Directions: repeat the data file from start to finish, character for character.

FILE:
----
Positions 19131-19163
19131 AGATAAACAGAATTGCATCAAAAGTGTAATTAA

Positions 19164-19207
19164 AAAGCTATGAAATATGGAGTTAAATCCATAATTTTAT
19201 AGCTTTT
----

Positions 19131-19163
19131 AGATAAACAGAATTGCATCAAAAGTGTAATTAA

Positions 19164-19207
19164 AAAGCTATGAAATATGGAGTTAAATCCATAATTTTAT
19201 AGCTTTT